There was a black woman who had cared for us. She didn’t live with us but came to work at our house five days a week. She was like a version of my mother—different from, but like, a mother—and I knew she wasn’t a “nigger” and that word just roiled. We would have gone to the East to college anyway, but I realized I never wanted to live among people where that was an issue, where you had to argue about the humanity of black people.

I hadn’t even read Faulkner then but I recognized when I got to Faulkner that, unlike most of his peers in the South, he was guilt-ridden and concerned about this and trying to figure it out. And he couldn’t figure it out, and I find that touching, too. But he stayed there.

White guilt over the abuse of black people—that meant something to me.

At Harvard where I taught a course this spring, and at Swarthmore, too, the kids often didn’t get what the fuss was all about. It takes some historical imagination; you just have to keep reminding them about the terrible history of race relations in America. (Of course now it’s in the news in other ways.) But you can still make that trouble come to life, and the Faulkner I teach, that’s what he’s doing.


Given your most recent books [on Franzen & an e-book called Simply Faulkner], are you writing more for a general audience now rather than an academic one?

If you’re in the academy and teach at the college level, you necessarily spend your time writing for people who know more than you do. You miss out on so much if you don’t try to write for people who know less than you do about the topic. And to reach them you’ve got to speak in a syntax and vocabulary and level of argument that they can access. And I find that is a terrific challenge.

This book I’ve just written on Faulkner is in a series called Simply ___ —you fill in the name.

The editor kept wanting me to make it clear in the first 10 seconds of an encounter with a sentence what I wanted the reader to think. And I wanted to write sentences that would provoke but not necessarily have a clearly projected response. I felt like I was running up against the difficulty of writing for people who really want “a good read,” and I just can’t write for people who want no more than that. I want to write for literate people who are willing to think but don’t need special training to get what I’m saying. But they do have to think.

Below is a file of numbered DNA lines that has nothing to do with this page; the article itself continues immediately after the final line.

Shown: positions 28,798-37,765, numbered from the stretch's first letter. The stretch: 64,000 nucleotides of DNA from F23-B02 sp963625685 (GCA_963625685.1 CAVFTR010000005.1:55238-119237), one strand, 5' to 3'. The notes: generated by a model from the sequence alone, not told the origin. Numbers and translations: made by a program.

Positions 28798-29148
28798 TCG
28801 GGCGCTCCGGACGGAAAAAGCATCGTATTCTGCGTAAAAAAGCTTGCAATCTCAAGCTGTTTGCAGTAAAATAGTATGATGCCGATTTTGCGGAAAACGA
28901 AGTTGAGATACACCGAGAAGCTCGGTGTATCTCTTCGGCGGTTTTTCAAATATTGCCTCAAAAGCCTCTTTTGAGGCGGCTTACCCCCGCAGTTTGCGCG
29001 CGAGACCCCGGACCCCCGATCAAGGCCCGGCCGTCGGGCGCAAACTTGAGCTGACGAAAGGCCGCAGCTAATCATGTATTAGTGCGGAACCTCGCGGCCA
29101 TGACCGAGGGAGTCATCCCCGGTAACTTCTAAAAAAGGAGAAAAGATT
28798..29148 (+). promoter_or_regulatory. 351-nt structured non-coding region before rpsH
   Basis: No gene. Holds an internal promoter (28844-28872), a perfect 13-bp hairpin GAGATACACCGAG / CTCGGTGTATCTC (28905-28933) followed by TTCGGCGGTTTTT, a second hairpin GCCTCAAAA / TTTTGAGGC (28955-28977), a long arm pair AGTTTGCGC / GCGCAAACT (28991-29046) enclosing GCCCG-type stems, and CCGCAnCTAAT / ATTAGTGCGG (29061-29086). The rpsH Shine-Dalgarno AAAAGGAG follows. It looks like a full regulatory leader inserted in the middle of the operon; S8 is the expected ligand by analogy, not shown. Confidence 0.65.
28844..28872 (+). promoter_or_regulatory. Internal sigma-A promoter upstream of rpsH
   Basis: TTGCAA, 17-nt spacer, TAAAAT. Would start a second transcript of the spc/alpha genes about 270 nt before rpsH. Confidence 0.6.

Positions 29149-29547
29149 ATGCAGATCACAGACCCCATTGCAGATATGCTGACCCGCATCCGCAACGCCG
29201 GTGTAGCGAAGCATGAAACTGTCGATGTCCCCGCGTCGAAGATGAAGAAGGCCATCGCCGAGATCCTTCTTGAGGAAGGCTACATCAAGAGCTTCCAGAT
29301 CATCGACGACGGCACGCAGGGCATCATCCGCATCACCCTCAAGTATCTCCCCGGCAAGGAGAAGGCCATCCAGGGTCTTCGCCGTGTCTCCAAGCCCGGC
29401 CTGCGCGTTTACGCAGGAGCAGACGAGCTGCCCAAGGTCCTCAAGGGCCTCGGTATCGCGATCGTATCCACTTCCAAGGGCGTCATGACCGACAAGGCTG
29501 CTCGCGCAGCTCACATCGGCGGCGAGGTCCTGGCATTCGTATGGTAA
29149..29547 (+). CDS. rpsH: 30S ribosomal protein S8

Do you have any current reading that you’re particularly enjoying?

One of the fantasies of being retired is that you’ll finally catch up with all those things you haven’t been reading. So I’m reading Stephen Greenblatt’s The Swerve: How the World Became Modern on Lucretius.

I’m re-reading Moby Dick for a course I’m teaching on the Island [PW and his wife Penny now live full-time on Martha’s Vineyard] called “American Baroque,” in which we’re also reading Absalom, Absalom. Two gorgeous books, written in very high-flown English. No one’s ever flown higher. I used to teach Moby Dick at Swarthmore, but I haven’t taught it in 20 years.

I just read Adam Haslett ’92 [a former student of both PW and Jonathan Franzen]. His new novel that is called Imagine Me Gone.

I want to read things without footnotes, or where the footnotes don’t essentially matter.

I would like to re-read Stendhal. I’ve never read Montaigne. I’d like to become educated before I die, and read some of these writers that I’ve known about forever. It’s sort of reading across the board. Some of it will be canonical, some will not. And I would like every year to read the current Pulitzer Prize novel and the current National Book Award novel.


Have you had the experience of re-reading certain authors or books at different points in your life and discovering your assessment of them has changed?

Two years ago on the Island I taught War & Peace for three months, and I just like it more and more whenever I teach it.